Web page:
Epiploic appendagitis may be diagnosed by first ruling out other more emergent clinical diagnoses, such as appendicitis. The clinician may do a physical examination to evaluate the pain. The pain may worsen upon palpation of the abdomen, and there is typically rebound tenderness, where there is more pain upon removal of pressure when compared to the pain experienced upon initial palpation to the abdomen. Very rarely, people experience nausea and vomiting.The clinician may also perform laboratory testing to rule out infectious causes. Since epiploic appendagitis does not have very specific clinical features, it is typically diagnosed with computerized tomography (CT) imaging. The classic CT findings include an ovoid shaped lesion with fat density, mild bowel wall thickening, and central high-attenuation focus (i.e., a bright dot) within the fatty lesion.
How is epiploic appendagitis treated?
Epiploic appendagitis is a benign and self-limiting condition. Analgesics, such as nonsteroidal anti-inflammatory (NSAID) medications, can be administered to relieve the pain. Unlike appendicitis or diverticulitis, it typically does not require hospitalization, antibiotics, or surgical intervention. The individual may see a gastroenterology clinician for continuity of care, and they may perform colonoscopies to monitor the condition. In cases where the epiploic appendagitis is diagnosed during operative exploration (i.e., laparoscopy), the treatment is usually ligation and excision of the lesion.
How serious is epiploic appendagitis?
Epiploic appendagitis can be considered non-serious since it does not require hospitalization or antibiotics, and is typically not life-threatening. While it may cause severe pain, the condition is self-limiting and should resolve on its own over time. Once the epiploic appendage is cut off from its blood supply, the fatty pouch typically calcifies and the pedicle, or stalk connecting the appendage to the colon, atrophies. Finally, the appendage detaches from the colon and becomes a peritoneal loose body, which does not cause symptoms.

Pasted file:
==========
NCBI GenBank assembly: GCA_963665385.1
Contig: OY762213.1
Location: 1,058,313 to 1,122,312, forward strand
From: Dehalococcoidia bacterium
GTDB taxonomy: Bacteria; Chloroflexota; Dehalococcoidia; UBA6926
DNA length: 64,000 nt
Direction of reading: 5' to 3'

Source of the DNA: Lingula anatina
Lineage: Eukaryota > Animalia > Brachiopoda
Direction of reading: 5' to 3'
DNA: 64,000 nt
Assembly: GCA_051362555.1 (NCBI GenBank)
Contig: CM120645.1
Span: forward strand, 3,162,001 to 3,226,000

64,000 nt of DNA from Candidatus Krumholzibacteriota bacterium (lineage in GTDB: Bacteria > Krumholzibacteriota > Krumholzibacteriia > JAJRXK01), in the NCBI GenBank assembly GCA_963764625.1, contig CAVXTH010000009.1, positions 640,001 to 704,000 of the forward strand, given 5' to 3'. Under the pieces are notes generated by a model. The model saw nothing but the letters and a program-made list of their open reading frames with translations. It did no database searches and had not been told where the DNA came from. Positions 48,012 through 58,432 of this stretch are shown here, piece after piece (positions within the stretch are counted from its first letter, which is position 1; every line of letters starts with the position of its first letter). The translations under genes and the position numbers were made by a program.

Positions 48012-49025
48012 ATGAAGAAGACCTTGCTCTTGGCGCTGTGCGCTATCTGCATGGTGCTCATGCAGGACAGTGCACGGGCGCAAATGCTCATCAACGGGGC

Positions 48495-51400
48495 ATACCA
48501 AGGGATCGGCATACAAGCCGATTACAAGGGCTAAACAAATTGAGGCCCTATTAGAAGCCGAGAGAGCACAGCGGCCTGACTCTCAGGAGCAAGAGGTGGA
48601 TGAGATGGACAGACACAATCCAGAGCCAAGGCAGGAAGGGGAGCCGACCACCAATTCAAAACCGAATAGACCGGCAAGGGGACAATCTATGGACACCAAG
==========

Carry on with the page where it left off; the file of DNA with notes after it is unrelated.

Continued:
What are the most important facts to know about epiploic appendagitis?
Epiploic appendagitis is a rare cause of pain in the lower abdomen, usually on the left side. It occurs due to ischemia of the epiploic appendages located on the surface of the colon. Ischemia is most commonly due to torsion, which cuts off blood flow, However, thrombosis and embolism can also be causes. The symptoms of epiploic appendagitis can frequently be mistaken for acute appendicitis and diverticulitis, especially considering it is a more rare condition. Accurate diagnosis typically requires CT scan and treatment consists of NSAIDs to reduce pain. Since it is self limiting, hospitalization is not usually required.
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Diverticular disease: Pathology review
Resources for research and reference
Giambelluca, D., Cannella, R., Caruana, G., Salvaggio, L., Grassedonio, E., Galia, M., Midiri, M., & Salvaggio, G. (2019). CT imaging findings of epiploic appendagitis: an unusual cause of abdominal pain. Insights into Imaging, 10(1), 26. DOI: 10.1186/s13244-019-0715-9
Malik K. A. (2010). Torsion of an epiploic appendix pretending as acute appendicitis. Oman Medical Journal, 25(3), 225–226. DOI: 10.5001/omj.2010.62
Subramaniam, R. (2006). Acute appendagitis: emergency presentation and computed tomographic appearances. Emergency medicine journal, 23(10), e53. DOI: 10.1136/emj.2005.033704Suresh Kumar, V. C., Mani, K. K., Alwakkaa, H., & Shina, J. (2019). Epiploic Appendagitis: An Often Misdiagnosed Cause of Acute Abdomen. Case reports in gastroenterology, 13(3), 364–368. DOI: 10.1159/000502683